A Civic Relationship: The Guild Book of the Barbers and Surgeons of York as an Expression of Professional Status and City Authority (Richard Wragg)
← 234 | 235 →RICHARD WRAGG
A Civic Relationship: The Guild Book of the Barbers and Surgeons of York as an Expression of Professional Status and City Authority
The history of a guild can be explored and understood in a variety of ways.1 The documentary evidence that it produced, where it remains extant, can reveal a great deal about its activities. A guild’s records can state the rules that were observed by its members and they can list the members themselves. We can use a guild’s records in other ways too, however. The physical nature of a manuscript can help us to understand the social world of the guild. By studying how a book was constructed, added to and used, it is possible to glimpse an abstract space in which individuals symbolically existed. A guild book offered a physical entity in which individuals’ names could be recorded and situated alongside legislative texts. In this way it might bind guild members together and present a focal point for ceremonial activities. Thus, a guild book’s original use might be understood as being that of an abstract space within a physical one. The importance of such a manuscript is in its dual functions as both a symbolic object and an authoritative record.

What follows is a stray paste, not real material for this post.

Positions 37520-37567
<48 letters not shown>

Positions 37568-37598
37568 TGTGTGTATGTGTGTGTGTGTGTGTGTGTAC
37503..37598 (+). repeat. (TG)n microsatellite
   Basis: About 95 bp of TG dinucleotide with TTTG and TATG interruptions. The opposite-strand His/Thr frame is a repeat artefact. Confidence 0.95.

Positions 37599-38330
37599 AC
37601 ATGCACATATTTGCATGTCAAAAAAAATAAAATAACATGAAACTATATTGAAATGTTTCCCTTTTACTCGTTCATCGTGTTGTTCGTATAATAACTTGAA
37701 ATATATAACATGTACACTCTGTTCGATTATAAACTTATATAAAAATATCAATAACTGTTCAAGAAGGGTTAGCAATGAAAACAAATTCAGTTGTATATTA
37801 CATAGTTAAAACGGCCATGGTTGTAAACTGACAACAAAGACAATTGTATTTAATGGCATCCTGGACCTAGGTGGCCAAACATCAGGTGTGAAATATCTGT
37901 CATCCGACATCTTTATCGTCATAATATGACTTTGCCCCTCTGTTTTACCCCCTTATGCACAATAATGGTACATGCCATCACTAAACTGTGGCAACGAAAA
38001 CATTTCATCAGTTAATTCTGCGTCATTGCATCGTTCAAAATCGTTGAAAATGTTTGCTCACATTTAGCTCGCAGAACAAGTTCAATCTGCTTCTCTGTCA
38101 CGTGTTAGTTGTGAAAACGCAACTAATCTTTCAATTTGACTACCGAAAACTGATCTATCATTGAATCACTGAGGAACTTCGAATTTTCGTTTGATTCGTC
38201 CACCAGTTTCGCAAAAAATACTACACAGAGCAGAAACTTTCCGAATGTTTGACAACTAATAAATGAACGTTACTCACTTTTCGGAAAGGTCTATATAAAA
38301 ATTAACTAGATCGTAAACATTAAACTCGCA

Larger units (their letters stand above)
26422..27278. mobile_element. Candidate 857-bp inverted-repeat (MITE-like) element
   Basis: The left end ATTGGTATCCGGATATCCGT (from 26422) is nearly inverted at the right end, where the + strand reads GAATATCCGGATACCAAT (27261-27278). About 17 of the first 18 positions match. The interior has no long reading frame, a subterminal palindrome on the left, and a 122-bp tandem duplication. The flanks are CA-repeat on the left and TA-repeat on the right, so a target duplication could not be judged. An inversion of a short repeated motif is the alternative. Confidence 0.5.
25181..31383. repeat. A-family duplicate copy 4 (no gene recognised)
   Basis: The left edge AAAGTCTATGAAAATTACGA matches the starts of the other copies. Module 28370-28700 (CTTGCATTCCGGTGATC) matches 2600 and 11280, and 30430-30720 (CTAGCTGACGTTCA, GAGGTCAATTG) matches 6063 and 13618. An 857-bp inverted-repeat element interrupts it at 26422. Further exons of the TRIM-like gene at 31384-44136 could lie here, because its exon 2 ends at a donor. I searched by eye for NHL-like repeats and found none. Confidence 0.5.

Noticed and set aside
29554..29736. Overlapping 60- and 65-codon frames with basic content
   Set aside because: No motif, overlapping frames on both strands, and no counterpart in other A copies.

This chapter explores how the relationships, of guild members and of guilds and city authorities, might be investigated through a careful study of a single manuscript volume. By exploring the physical make-up of the manuscript British Library...
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